In addition to this 63 km ultra, there was a 44 km, a 22 km and a 10 km race. Each started at the appropriate point and time along our 63 km course so that all 350 runners could reach the finish within a few hours that afternoon. The lead men of my 63 km race took off at what felt like a sprint, maybe to keep warm, maybe to compete. I got a little caught up in both and moved along at a fast pace that allowed me to warm my icy legs and stop the shivers. I soon settled into a slower pace that felt more manageable for the long miles ahead. It is no secret that I am not a fan of running on roads; my body just doesn’t manage the repetitive nature. I prefer to bounce around, change direction, climb and descend. But if I am going to run on the roads, I decided I want to run on the roads…in Patagonia! With my camera in the van, the many stunning images were burned into my memory and have often reappeared in my dreams since. Travelling opens the mind to adventure and different realities, pulling the explorer out of his routine to understand that there is more than his own little world and little life. Each time I exit a plane in a new land, I am reminded of how lucky I am to witness a new place with my own eyes, to shake new hands and lace up my shoes to cover miles over new terrain, sometimes where no one has ever run before. Each place offers its special taste, vibe and awakening of the senses. Of the many highlights that filled the morning and early afternoon, the most magnificent happened in the first 5 km. On the long road ahead, off to the right, I saw five white horses, or los cinco caballos blancos in Spanish, burst into motion as one. The sun illuminated their manes like a silver lining and the magnificent force of their movement nearly stopped me in my tracks. The surge of rippling muscles joined the runners on the road just ahead and continued up the track. The road curved to the left and then climbed the hill in a switchback, enabling me to admire their smooth stride as they climbed, reached the top and moved out of sight. A few minutes later when I finally reached the top, los cinco were on my left in a golden field. I kept my head turned to watch them instead of the road ahead until it was too much for my neck. I continued to glance back and soon saw them surge into motion again, this time through the field and further away. Absolutely magical… what a way to start!

The marathon benefits conservation in the National Park through its association with the Corre y Reforesta campaign. Photo: Patagonia International Marathon
The marathon benefits conservation in the National Park through its association with the Corre y Reforesta campaign. Photo: Patagonia International Marathon


The snowcapped peaks rose up in front of me at every turn as the gravel road twisted, turned and rolled along as dictated by the terrain. The rhythm of the repetitive turns was meditative, allowing thoughts to come, be processed and forgotten. This state of mind is one of the many wonderful gifts of running. I made it my goal to run every step knowing that the climbs were relatively gradual. Running vs. walking would help me cover the 40 miles a bit quicker and hopefully keep me in position for a win. With only water and fruit provided along the way I was thankful for the energy gels and bars I had stuffed into the pockets of a new tester pair of Patagonia shorts. I carried a single UltrAspire isomeric pocket handheld water bottle for easy refilling and hydration along the way. The combination was just enough for the hours spent traversing the 63 km of the race.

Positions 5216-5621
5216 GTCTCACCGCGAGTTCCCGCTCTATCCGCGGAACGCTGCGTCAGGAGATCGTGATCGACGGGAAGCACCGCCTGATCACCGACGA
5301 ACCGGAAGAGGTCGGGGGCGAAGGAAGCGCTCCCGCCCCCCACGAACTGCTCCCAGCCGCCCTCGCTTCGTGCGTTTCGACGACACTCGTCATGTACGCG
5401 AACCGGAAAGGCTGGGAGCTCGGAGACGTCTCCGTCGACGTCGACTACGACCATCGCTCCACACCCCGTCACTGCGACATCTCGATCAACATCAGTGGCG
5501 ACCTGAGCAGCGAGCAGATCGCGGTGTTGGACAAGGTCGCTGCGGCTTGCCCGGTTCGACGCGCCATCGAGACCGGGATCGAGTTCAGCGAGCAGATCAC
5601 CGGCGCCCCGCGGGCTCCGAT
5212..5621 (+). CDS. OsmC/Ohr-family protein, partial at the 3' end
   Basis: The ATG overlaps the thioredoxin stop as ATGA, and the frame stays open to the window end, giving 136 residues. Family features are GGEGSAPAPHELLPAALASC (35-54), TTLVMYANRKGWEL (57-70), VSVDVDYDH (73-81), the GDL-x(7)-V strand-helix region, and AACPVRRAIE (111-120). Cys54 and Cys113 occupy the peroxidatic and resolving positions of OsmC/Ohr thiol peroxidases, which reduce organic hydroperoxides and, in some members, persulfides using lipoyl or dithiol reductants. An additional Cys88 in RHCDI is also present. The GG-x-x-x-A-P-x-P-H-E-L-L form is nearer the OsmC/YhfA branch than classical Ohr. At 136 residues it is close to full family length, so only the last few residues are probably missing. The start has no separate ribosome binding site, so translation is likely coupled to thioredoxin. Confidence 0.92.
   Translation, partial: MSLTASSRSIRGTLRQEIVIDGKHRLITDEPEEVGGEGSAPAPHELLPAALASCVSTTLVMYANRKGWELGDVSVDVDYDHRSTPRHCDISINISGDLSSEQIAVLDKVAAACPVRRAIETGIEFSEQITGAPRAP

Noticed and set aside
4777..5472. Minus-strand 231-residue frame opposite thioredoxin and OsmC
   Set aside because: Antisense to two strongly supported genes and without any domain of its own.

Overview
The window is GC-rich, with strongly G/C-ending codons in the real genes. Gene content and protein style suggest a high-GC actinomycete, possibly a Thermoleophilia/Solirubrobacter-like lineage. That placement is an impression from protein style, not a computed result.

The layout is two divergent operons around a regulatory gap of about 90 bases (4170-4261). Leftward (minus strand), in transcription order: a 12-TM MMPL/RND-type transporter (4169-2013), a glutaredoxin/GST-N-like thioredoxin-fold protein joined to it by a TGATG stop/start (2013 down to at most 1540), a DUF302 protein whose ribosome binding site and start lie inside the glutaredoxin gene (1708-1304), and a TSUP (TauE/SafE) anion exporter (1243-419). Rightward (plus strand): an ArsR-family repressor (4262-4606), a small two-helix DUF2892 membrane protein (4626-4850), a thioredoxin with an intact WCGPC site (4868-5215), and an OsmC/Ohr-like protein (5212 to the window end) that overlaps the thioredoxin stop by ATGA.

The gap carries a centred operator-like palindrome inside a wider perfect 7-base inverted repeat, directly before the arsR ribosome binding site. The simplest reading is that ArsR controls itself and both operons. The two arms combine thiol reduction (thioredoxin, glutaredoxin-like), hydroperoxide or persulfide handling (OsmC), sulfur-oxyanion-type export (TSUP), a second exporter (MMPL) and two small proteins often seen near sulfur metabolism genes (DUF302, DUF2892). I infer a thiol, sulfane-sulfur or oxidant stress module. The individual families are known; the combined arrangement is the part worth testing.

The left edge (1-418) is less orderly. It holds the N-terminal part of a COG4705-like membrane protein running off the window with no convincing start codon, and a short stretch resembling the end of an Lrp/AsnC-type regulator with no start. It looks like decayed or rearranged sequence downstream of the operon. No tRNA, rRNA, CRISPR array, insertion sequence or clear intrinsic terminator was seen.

Earlier that morning, during my race, I had passed through the starting points of the marathon and half marathon a few minutes before these races began. Running through each starting area brought a surge of energy from the cheers by the runners as they jogged around and stripped down to their own racing attire. Soon after I passed through, the lead men of each of those races passed me in beautiful form. The leader of the marathon slowed his pace to chat with me a bit and I soon realized that we knew each other from prior email communications. And off he went to win the marathon. The lead men of the half surged past me in a group of three, as quiet and efficient as can be.

In the final miles I started weaving through a variety of runners, some that had passed me before, some that started the 10 k before I had reached their start. All brought energy to the experience. After the final rise, the view of Hotel de los Torres was a welcome sight to all of us. The grand archway of the finish was apparent even with a kilometer to go. I tried to quicken my pace in spite of my tight, limited hamstrings. Running 63 km after 30 hours of sitting in planes and cars does little for my flexibility. Covering these final strides, along with the realization that this was my final race for the season, brought a smile to my face. As much as I love racing and travelling, I also thrive in being at home, finding routine, cooking meals and sleeping in my own bed. After a full 18 months of travelling and racing, I was looking forward to a bit of downtime and having time for other passions like cooking, yoga, reading, climbing, kickboxing and sewing. But before letting my mind wander too much I snapped back to the hay bales that lined the finish line and hi-fived the spectators alongside who looked at my bib number to realize that I was finishing the 63 k. “La primera mujer!” they exclaimed. “The first woman!”